On January 31, Bob Hefner, CURA Director, and Bernie Ardeney-Risakotta, CURA Visiting Scholar, traveled to Georgetown University to launch the first in a series of workshops and conferences to take place over the next three years on “Religion and Public Policy in Southeast Asia.” The program is funded by the Luce Foundation; the portion under the direction of Hefner and CURA represents the American wing of an eight-country project on religion and policy in the Southeast Asia Region. The larger project is being carried out under the auspices of the Institute on Culture and Religious Studies (ICRS) at Gadjah Mada University in Yogyakarta, Indonesia Dr. Dicky Sofyan is the director of the larger project; Bernie Ardeney-Risakotta is the former director of the ICRS. Katherine Marshall of the Berkley Center at Georgetown University kindly hosted the Georgetown event. Other participants in this first-stage workshop included Peter Phan and Crystal Corman of Georgetown, Charles Keyes of the University of Washington Seattle, Juliane Schober of Arizona State University, and Vivienne Angeles of LaSalle University. The next conference, in Mach 2014, will take place in Yogyakarta, Indonesia, and will bring together teams of researchers and policy analysts from across Southeast Asia to address the question of how governments and policy makers are, and are not, engaging the far-reaching changes taking place in Southeast Asian nations.
On December 14, 2013, Marthen Tahun, Zainal Abidin Bagir, and Bob Hefner presented a paper on Islam, Christianity, and Religious Freedom in Indonesia. The presentation was part of Georgetown University’s international conference on religious freedom, under the direction of Dr. Thomas Farr and Dr. Timothy S. Shah. Participants from the conference had the pleasure of a private audience with Pope Francis, who greeted the group with his trademark mix of warmth and wit.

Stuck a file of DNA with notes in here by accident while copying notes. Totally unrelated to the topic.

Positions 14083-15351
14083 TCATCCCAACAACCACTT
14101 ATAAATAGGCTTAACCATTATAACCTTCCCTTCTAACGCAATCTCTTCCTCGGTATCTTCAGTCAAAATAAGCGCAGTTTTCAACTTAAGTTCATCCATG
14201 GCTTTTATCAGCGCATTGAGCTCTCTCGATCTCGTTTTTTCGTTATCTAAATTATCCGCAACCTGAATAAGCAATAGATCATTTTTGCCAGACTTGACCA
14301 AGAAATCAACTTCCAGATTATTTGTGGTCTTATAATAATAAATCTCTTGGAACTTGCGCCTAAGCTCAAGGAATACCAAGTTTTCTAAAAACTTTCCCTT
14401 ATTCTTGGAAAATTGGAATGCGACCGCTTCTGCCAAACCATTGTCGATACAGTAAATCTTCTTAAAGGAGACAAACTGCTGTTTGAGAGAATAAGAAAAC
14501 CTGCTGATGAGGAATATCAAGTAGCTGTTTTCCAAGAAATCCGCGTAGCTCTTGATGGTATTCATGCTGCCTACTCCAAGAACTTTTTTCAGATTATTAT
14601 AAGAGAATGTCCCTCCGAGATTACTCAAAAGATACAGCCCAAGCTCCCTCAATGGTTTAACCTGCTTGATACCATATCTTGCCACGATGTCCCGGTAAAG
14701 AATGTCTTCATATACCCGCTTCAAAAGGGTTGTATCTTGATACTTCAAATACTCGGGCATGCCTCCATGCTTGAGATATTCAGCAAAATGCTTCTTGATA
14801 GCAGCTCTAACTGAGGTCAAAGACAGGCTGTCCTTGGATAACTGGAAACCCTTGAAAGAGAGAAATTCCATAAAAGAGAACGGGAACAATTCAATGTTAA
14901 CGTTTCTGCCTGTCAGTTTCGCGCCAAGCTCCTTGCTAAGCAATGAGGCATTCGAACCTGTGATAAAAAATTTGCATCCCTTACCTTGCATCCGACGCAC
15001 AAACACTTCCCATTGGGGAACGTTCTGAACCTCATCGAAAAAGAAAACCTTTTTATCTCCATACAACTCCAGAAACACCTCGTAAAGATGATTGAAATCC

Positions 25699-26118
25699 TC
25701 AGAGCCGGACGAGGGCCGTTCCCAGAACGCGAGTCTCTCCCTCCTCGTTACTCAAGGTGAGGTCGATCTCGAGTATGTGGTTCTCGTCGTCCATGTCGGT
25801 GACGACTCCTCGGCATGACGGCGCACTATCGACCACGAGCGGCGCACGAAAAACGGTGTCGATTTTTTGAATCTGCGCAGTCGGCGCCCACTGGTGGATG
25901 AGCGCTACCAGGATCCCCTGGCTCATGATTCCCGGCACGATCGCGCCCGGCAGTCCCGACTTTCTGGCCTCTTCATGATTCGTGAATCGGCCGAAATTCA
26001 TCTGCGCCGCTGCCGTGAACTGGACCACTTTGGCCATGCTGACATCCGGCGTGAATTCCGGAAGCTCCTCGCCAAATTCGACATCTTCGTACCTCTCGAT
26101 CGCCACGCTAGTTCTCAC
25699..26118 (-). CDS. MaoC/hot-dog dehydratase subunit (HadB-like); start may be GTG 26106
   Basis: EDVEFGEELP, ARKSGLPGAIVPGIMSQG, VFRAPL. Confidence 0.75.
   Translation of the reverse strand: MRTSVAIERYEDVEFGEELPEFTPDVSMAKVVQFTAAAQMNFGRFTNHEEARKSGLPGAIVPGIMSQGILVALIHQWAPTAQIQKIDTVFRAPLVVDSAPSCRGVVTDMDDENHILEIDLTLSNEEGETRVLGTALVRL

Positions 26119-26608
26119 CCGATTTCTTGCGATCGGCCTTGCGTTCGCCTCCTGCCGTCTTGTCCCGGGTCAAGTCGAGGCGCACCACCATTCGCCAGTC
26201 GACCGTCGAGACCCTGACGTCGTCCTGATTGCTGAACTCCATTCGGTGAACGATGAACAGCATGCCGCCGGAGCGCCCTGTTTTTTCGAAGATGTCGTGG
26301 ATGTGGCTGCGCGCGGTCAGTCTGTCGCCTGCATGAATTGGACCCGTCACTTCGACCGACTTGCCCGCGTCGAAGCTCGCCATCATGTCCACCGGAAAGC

On October 17th and 18th Professor Peter Berger hosted a conference at CURA on Religious Puralism: Formulas of Peace. The conference brought together experts on religion and politics from North America and Europe to discuss examples of religious pluralism throughout history in the different regions of the world. Topics of talks included the Errors of Vatican II, the Varieties of Eurosecularism, Religious Clauses of the US Constitution, and the journey from Caste System to the Secular Republic.
The Institute on Culture, Religion, and World Affairs co-sponsored a conference called Religion, Social Movements, and Zones of Crisis in Latin America with the Frederick S. Pardee Center for the Study of the Longer-Range Future in April, 2012. Below are two links to recordings of two of the talks presented at this conference.
This is a recording of one of the talks at that event by Amanda Horhardt, a master’s student at the State University of Campinas, Brazil (UNICAMP), titled, “Everyday Politics in the Periphery of São Paulo: Catholic Church and Housing Movement Intertwined.” In her talk, Ms. Horhardt shared experiences from her field work that illustrate the dynamics between the housing movement, Evangelicals, and Catholics.
This is recording of one of the talks at that event by an expert on Latin America, Rafael Sánchez from Amsterdam University College titled, “Seized by the Spirit: The Mystical Foundation of Squatting among Pentecostals in Caracas.” In his talk, he discussed his field research with the squatters. He calls their mission, “The most aggressive logic of…spatial occupation I have ever seen.” He said the movement fits into a larger picture of “horizontal recuperation” and a withdrawal from political life in Venezuela.